Our view: McHenry County Drug Court a big success
While drug addiction is a lifelong struggle, a one-year sober anniversary for an addict is a milestone of significance.
Today marks a milestone in the local battle against drug addiction as McHenry County’s Drug Court completes its first year in existence. So far, 41 repeat drug offenders have gone through the program.
The participants aren’t just kids who made a mistake where a lesson could be learned by paying a fine, a term of supervision or probation, or even a short jail sentence. These are individuals who have had several run-ins with law enforcement for one reason: drug abuse. Most of the offenders report heroin addiction.
Illegal drug use is a criminal problem and addiction is a societal problem, both of which need to be addressed. But as much as traditional court systems attempt to address treatment issues, they often are unsuccessful, particularly when it comes to individuals with severe addiction.
Those offenders need more than monthly court appearances and occasional probation appointments. Through no fault of the efforts of criminal court employees, those courts are simply not designed to deliver the intense supervision needed to make a difference.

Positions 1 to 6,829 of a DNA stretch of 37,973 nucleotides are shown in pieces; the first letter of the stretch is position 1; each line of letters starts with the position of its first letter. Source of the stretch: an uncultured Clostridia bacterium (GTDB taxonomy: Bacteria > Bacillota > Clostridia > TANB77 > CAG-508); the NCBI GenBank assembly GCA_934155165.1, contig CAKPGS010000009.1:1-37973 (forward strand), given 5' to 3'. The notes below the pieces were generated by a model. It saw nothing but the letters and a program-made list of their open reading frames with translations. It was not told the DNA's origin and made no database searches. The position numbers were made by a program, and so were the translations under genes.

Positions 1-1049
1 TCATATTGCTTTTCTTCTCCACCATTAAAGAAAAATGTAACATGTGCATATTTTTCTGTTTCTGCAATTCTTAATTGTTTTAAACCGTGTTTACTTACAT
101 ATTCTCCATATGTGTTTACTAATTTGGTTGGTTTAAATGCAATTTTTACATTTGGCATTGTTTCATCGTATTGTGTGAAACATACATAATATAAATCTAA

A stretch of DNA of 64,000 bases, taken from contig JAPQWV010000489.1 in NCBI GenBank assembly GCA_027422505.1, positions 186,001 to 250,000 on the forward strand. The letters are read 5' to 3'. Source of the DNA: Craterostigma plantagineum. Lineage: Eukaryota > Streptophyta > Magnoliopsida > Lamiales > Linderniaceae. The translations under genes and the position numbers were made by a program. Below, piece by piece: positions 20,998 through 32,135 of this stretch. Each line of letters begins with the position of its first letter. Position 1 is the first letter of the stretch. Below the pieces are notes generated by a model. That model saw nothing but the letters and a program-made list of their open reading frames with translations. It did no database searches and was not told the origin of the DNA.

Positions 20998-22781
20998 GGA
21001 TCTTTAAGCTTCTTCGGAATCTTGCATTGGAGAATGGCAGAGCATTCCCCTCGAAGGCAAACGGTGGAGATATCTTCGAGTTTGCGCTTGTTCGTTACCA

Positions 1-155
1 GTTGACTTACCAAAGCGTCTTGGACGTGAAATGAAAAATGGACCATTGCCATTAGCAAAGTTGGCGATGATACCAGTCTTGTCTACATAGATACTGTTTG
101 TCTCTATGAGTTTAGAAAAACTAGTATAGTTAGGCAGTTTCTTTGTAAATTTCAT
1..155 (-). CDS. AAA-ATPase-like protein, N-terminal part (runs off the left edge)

The first year of the county drug court has been a success based on recidivism rates alone. The first year participants in McHenry County had combined for 338 arrests before entering drug court. Since, there have been only five arrests among the participants.
Because recidivism rates are greatly reduced through drug court programs, costs to taxpayers also decline. It costs between $20,000 and $30,000 a year to incarcerate an inmate at the county jail. That’s compared to between $4,000 and $12,000 for an offender to participate in drug court.
Congratulations to Scott Block, director of special projects for McHenry County, McHenry County Judge Michael Feetterer, the defendants, lawyers and court service personnel who participated in the drug court’s first year.
We’re confident that many more successful years are to follow.